Unpopular opinion: There’s nothing wrong with being loyal to an organization. You don’t need to move for the sake of moving.
A signal of loyalty or laziness?
Is there such thing as ‘staying too long’ in a company? Recently, my company’s Dinner and Dance concluded and I overhead from my superior commenting that the number of long service awardees have dwindled as compared to previous years – suggesting that there was a considerable turnover during the days where we witnessed Covid-19 related restrictions here in Singapore.
“Give yourself one year, if not two years max. After that you’ve gotta move on.”
A friend of mine cautioned me that I shouldn’t be too comfortable and move on to another job after one or two years.
“If you’re not getting promoted after a year or two – move on.”
Some advice from self-proclaimed ‘career coaches’ on TikTok.
As a young worker, I’ve also heard from seniors, friends from other industries and even career coaches on TikTok saying that one should not ‘overstay’ on a job and try to seek out new opportunities out there. But sometimes I think to myself; is the grass truly greener on the other side? What is so inherently wrong with staying in a position for five, ten or even fifteen years and beyond?
Personally, I do want to stay a little longer at my job – Afterall I’ve gotten hang of things as compared to when I just started out, and I feel that there are still things to learn, and I do wish to have something notable achieved during my time with the company before I consider moving on to so called ‘greener’ pastures.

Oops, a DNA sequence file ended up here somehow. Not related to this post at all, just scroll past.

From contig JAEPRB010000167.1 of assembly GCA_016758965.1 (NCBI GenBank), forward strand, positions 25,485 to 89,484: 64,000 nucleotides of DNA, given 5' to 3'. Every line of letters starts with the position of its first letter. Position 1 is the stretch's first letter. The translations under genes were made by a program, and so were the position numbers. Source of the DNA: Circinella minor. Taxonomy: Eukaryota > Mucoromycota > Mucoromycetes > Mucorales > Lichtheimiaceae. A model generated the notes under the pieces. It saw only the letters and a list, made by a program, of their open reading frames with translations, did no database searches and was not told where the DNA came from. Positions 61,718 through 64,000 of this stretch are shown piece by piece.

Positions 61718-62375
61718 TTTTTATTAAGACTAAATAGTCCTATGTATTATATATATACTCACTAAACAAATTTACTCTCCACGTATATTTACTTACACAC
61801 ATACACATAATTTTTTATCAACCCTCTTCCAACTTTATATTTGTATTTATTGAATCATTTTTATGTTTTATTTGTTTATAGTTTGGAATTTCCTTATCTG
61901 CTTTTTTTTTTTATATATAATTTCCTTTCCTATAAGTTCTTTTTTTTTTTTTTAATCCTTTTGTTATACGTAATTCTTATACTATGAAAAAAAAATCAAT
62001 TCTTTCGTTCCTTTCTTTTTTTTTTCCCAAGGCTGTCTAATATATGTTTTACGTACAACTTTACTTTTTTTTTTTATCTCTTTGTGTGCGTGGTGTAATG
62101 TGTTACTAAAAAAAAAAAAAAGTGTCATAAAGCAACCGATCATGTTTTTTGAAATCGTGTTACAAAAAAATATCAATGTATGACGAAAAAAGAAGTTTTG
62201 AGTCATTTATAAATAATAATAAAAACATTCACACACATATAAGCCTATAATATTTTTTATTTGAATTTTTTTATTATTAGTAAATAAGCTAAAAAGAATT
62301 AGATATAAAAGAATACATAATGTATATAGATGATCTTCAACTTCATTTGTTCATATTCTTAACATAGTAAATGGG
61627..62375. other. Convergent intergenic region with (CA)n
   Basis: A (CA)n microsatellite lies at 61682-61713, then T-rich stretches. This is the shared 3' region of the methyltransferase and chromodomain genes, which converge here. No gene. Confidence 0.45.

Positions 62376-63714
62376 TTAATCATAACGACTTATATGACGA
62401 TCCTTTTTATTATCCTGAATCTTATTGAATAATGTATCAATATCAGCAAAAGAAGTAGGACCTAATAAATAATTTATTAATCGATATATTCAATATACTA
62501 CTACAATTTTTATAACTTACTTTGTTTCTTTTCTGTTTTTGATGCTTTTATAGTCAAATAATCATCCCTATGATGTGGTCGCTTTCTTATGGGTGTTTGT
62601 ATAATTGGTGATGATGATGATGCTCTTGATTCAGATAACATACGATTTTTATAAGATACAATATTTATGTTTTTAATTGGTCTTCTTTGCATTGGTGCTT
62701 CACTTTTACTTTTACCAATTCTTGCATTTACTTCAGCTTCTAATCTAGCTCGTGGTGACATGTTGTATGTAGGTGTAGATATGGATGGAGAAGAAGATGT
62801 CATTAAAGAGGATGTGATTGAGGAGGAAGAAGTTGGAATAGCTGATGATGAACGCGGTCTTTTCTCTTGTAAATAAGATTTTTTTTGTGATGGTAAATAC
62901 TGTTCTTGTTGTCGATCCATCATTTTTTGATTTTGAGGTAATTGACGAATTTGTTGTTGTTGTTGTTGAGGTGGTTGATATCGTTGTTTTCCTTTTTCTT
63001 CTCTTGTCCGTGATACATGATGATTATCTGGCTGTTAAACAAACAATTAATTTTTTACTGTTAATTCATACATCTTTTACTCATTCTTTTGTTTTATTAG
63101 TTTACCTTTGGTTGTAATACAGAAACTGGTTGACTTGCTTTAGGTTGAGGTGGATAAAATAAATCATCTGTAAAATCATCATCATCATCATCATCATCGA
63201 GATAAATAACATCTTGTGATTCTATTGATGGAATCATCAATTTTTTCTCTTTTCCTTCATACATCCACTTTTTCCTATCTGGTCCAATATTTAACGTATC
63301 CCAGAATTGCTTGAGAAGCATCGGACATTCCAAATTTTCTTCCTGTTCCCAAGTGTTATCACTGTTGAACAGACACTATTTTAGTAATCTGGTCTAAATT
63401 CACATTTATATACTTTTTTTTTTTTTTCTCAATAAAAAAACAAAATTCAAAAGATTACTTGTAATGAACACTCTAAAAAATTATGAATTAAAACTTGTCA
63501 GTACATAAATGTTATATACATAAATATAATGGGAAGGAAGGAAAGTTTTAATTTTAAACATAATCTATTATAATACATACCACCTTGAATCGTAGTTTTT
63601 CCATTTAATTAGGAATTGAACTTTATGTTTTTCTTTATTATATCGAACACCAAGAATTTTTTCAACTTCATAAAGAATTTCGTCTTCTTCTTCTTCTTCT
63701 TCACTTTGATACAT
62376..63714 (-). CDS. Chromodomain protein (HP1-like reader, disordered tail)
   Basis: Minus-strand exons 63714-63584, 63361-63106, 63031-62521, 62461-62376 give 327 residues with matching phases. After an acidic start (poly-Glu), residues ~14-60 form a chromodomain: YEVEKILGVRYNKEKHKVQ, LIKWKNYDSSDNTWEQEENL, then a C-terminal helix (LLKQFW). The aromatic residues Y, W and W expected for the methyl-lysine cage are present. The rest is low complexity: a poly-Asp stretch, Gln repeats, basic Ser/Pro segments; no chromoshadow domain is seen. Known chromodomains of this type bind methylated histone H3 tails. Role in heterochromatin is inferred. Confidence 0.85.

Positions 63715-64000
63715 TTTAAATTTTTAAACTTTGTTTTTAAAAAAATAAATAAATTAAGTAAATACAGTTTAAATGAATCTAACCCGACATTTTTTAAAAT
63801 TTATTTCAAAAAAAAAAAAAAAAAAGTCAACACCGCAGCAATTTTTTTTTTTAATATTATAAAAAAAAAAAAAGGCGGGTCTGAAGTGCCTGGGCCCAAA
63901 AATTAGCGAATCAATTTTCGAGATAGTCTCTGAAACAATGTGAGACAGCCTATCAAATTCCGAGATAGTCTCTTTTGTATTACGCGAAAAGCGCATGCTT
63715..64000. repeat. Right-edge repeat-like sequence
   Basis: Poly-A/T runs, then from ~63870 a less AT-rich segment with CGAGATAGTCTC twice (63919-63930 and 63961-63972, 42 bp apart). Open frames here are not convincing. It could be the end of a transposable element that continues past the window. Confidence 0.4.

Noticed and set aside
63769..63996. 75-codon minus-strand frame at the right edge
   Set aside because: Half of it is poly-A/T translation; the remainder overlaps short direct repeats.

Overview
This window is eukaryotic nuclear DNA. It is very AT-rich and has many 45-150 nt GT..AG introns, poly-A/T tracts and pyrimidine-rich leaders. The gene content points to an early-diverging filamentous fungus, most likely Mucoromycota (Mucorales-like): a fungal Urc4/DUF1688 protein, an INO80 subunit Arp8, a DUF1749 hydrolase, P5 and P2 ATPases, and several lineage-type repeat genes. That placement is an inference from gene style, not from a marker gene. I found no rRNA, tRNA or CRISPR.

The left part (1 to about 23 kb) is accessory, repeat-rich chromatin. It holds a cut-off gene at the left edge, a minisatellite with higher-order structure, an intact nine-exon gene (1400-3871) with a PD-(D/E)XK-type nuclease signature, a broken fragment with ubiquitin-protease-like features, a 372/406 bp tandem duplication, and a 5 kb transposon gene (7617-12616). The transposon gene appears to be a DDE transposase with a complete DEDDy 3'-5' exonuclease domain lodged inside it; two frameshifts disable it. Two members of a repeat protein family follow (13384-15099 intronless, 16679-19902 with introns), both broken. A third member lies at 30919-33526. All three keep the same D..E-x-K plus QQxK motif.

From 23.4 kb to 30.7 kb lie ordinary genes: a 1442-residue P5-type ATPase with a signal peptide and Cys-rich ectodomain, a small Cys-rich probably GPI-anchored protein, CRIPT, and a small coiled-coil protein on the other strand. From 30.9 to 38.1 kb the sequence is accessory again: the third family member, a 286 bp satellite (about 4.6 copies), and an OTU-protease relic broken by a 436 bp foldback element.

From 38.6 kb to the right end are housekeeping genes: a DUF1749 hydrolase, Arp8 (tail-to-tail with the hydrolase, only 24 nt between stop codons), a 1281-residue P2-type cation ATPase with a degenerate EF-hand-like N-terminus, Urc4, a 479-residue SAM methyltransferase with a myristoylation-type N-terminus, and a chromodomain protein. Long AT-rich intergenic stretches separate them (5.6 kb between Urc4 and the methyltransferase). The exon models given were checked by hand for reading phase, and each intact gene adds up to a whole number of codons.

There is a group of people who are just happy to stay in their job: what they want is to draw a salary that is enough to support their livelihood and their family, as well as their hobbies outside work. Don’t get me wrong – there’s nothing inherently wrong with such a mindset. Nothing wrong with ‘hustling’, nothing wrong with ‘getting by’. To each is their own. Let’s respect that.
Do employers really value loyalty?
Maybe it’s a question that only employers or the Human Resources Department can answer. Some employees can be apprehensive about leaving a role too early (say less than a year) – they are afraid of being labelled or judged as a ‘flight risk’. This has real implications for employers who do value loyalty – if they hire someone that has ‘flight risk’, the company may not be that willing to dedicate the resources for this employee’s growth. Vice versa, the employee might eventually leave early because he/she feels that the company is not investing in him/her.
Loyalty and Laziness: Where to draw the line?
Generally, someone who has stayed for a long time in his/her position should have the relevant experience and expertise required for the job. As I’ve cautioned, it may be also the case that the employee is just doing the bare minimum every day to ‘not get fired’ from the job. The loyal worker is not just loyal – he/she might have found purpose in the role, or what they want out of the role.
Another group of recruiters would say that spending too much time in a position makes an employee ‘too comfortable’ and indicates that the employee is not willing to learn new cultures. A group of recruiters point particularly to the group of employees who stay fifteen years and beyond – they believe this might suggest that the employee’s professional development has stalled, or their network has stagnated or even shrunk.
Some other opinions thrown out by hiring managers on long-staying employees include: ‘one-dimensional’, ‘risk-averse’, ‘non-dynamic’, ‘ambition-lacking’.
Ironically, when long-staying workers finally decide to move, then they face perceptions from their future employers like: